He comes out about this, if you will, in his review of The Little Mermaid in Time.
Frankly, it is quite possibly the strangest example of quasi-criticism I’ve ever read.
I also understand that when Zoglin was completely done gazing lovingly at his navel, he found lint and glitter. Not a drag queen, huh. Yeah, sure. Harrrumph.
What really bothers me, though, is not that Zoglin reveals how enamored he is with Disney’s musicals, beginning with The Lion King, which I will agree is probably the best of the lot by far, mostly due to Julie Taymor understanding something about narrative as well as what is visually arresting. Zoglin whines that
The complaints have become as predictable as the patter for the villain’s henchmen in a Disney cartoon: Disney shows are too big, too commercial, too over-marketed – not real theater so much as bloated “theme park” extravaganzas that only children and undiscriminating tourists could love (though the criticism of Disney’s last show, Mary Poppins, was somewhat different; the critics found it too heavy, not theme-parky enough.)
but I don’t recall the main criticisms of Aida, Tarzan, or that spoon-spinning enterprise Beauty and the Beast being about spectacle, per se, but about spectacle at the total expense of a well-textured narrative; of something approaching literary-mindedness; of intelligent, plot-driven lyrics; of whole characters, not easily digestible archetypes. Zoglin’s stark criticism of the critics’ criticisms reminds me of what used to go on back in the 1980s and 90s, when the defenders of The Phantom of the Opera, Starlight Express and their like used to whine about the reviews those shows received. Here’s the thing: sets don’t act, and neither do costumes. Hyper-amplified sound systems do not convey story, they just broadcast it. Libretti with short-cuts designed to keep storylines to an absolute minimum so as to get the audience back to the songs they already know (and, arguably, have paid to hear) does not make a good work of musical drama or musical comedy or theatre in any manner, shape or form. OK, nice, so Zoglin likes all the pretty pictures and he’s angrily that the critics call out crap as crap, if they think it’s crap.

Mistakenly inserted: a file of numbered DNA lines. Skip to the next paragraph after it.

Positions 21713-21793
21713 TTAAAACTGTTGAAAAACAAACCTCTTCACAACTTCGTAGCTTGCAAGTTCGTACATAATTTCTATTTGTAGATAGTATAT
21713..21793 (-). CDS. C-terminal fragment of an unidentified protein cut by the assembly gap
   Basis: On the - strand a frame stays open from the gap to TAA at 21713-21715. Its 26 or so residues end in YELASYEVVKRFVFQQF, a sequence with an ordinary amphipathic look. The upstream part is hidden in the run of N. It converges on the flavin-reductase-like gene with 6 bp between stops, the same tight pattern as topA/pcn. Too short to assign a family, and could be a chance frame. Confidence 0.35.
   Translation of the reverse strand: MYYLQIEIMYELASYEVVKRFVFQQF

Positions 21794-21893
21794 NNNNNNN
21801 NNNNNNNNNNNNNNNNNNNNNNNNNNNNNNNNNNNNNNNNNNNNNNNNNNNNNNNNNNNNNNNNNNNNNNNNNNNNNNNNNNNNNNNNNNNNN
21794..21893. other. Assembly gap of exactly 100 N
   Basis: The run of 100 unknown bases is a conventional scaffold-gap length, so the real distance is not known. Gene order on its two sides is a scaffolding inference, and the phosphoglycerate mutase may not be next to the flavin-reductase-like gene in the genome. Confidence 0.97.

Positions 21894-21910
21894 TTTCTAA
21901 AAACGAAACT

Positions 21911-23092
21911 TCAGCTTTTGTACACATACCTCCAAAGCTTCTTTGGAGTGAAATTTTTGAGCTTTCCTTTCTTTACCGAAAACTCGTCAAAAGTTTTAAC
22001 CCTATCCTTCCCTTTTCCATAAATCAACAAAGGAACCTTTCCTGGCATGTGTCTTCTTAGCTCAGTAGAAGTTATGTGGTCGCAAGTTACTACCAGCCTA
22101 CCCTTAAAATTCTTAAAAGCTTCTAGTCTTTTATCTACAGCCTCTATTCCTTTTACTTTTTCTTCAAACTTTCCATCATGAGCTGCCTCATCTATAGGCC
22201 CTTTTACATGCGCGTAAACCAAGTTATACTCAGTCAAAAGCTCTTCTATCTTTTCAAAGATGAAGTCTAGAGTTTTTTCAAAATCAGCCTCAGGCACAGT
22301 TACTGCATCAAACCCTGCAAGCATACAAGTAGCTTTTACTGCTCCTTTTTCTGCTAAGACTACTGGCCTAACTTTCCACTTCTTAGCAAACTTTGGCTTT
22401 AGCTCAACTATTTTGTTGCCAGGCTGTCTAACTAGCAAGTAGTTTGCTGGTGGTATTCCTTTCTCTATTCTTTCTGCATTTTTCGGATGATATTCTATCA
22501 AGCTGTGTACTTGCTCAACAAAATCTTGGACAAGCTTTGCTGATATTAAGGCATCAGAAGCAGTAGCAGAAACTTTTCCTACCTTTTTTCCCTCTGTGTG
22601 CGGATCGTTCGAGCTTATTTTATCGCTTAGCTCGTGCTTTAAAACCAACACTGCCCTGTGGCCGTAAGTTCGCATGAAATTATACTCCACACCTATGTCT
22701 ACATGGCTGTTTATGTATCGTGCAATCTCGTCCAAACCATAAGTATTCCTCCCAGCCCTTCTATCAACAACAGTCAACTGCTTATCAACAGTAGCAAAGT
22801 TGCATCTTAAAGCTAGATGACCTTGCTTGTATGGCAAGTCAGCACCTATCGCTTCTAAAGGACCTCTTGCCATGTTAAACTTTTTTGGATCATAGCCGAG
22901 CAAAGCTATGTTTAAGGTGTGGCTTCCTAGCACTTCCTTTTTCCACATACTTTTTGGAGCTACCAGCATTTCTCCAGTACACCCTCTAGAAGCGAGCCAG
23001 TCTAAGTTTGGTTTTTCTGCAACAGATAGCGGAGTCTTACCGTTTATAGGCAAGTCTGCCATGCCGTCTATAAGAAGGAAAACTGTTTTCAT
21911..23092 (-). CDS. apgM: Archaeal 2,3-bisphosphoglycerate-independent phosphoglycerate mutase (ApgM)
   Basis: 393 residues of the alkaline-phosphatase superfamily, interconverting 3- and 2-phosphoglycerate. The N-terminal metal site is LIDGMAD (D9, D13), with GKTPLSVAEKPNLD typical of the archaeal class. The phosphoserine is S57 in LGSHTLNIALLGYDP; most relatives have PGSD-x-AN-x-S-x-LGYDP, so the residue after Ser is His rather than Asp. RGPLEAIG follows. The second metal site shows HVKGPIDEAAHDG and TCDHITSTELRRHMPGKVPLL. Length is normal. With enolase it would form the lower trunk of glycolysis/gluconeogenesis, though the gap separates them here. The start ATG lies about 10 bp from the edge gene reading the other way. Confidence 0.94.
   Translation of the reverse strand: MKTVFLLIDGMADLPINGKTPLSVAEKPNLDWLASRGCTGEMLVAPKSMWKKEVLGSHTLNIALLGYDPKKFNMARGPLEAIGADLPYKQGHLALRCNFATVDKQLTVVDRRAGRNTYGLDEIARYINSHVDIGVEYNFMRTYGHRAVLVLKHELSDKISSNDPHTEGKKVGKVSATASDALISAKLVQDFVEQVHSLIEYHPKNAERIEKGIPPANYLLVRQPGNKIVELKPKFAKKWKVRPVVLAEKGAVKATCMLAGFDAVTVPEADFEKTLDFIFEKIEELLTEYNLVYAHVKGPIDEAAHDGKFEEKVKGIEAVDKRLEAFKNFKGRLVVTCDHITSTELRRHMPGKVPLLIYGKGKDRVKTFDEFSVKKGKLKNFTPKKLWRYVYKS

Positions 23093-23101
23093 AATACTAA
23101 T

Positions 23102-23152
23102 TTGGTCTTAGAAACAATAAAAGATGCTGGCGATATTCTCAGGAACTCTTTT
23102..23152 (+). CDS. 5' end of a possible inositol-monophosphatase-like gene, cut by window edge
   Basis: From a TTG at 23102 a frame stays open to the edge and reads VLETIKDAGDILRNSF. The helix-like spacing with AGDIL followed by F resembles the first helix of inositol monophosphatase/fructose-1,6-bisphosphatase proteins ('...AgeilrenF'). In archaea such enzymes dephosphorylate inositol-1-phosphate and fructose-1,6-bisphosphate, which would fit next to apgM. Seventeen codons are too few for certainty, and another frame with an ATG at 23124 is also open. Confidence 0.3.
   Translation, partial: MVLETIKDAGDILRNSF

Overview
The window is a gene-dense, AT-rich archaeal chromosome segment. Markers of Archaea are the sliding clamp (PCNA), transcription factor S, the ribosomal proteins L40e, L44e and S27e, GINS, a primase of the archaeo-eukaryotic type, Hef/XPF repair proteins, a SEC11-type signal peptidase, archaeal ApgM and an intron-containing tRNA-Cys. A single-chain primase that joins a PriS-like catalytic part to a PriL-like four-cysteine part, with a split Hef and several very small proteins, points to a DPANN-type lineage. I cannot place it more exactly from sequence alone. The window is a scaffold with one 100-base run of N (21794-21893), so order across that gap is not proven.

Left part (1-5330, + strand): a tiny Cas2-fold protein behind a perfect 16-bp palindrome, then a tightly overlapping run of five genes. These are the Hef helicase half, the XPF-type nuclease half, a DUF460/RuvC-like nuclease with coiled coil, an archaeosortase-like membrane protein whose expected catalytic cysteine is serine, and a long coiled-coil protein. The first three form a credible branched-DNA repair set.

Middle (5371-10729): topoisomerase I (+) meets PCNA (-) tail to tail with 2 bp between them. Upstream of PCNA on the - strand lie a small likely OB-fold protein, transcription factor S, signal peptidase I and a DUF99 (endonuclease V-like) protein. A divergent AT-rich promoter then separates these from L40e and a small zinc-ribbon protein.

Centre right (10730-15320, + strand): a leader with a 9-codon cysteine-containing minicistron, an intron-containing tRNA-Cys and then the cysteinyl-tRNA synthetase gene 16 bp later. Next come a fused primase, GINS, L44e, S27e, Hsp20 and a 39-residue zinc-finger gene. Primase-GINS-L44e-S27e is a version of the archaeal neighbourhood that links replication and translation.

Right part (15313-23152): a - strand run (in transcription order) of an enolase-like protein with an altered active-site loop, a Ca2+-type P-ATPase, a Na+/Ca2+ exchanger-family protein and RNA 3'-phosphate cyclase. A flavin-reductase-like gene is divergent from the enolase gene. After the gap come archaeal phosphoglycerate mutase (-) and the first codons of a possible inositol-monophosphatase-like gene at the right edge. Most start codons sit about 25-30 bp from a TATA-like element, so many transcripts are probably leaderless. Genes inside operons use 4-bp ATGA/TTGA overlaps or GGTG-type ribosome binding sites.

What gets me is that Zoglin attacks the world’s favorite whipping boy, Ben Brantley. I mean, I’m not saying Brantley is the second coming of Aristotle, but how much must it suck to be him, hm? Zoglin first calls him “the Scar of the grump brigade” and writes about how, in reference to The Little Mermaid, Brantley “loathed the whole wretched thing”
including even the one aspect of Disney shows that usually wins a grudging cheer, its scenic design. “The whole enterprise,” the Times critic sniffed, “is soaked in that sparkly garishness that only a very young child – or possibly a tackiness-worshiping drag queen – might find pretty.”
OK, OK, so it isn’t the first time Brantley has injected a note of camp into his funeral dirge for a not-so-great production. Then Zoglin writes:
That sort of thing makes me wonder whether the critics are actually sitting in the same theater I am. In fact, the show is notably lacking in sparkles, and garish is just about the last word I would use to describe the subtle and airy visual design. A gorgeous color palette of pastel blues, oranges and pinks. Translucent, lighter-than-air panels, billowing plastic waves, scepter-like deep-sea sculptures, which manage to convey not just one undersea world but a host of neighborhoods within that world. Costumes that manage to be both lush and witty – the exaggerated, bunched-crinoline hoop skirts on the court ladies, for example, made me laugh out loud. All in all, it was one of the most ravishing things I have ever seen on a Broadway stage. For the record, I am not a drag queen.
What the hell is that? “I am not a drag queen.” First Zoglin catapults Brantley’s sensibilities far into the pejorative, then uses Brantley’s vernacular to strike a blow for…what? Metrosexuality?
After Zoglin extols the production as you know he will — it’s as if it never occurred to him to just lop off the first part of his review as being petty, self-serving, unprofessional and ultimately a bit irrelevant — he finishes his review by asking, “Or am I still trapped in a fairy tale?” No, friends, he’s definitely not a drag queen. If he were, he’d know.